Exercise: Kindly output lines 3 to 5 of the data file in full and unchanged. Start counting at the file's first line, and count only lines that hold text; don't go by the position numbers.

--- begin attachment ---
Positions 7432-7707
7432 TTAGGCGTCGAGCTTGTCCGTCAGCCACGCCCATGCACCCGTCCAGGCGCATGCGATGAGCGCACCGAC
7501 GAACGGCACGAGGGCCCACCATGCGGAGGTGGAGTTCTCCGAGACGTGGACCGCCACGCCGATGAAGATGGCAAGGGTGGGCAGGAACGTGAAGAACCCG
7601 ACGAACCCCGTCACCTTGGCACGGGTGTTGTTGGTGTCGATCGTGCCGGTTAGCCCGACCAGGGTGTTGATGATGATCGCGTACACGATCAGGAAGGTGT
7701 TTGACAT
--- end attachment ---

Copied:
7501 GAACGGCACGAGGGCCCACCATGCGGAGGTGGAGTTCTCCGAGACGTGGACCGCCACGCCGATGAAGATGGCAAGGGTGGGCAGGAACGTGAAGAACCCG
7601 ACGAACCCCGTCACCTTGGCACGGGTGTTGTTGGTGTCGATCGTGCCGGTTAGCCCGACCAGGGTGTTGATGATGATCGCGTACACGATCAGGAAGGTGT
7701 TTGACAT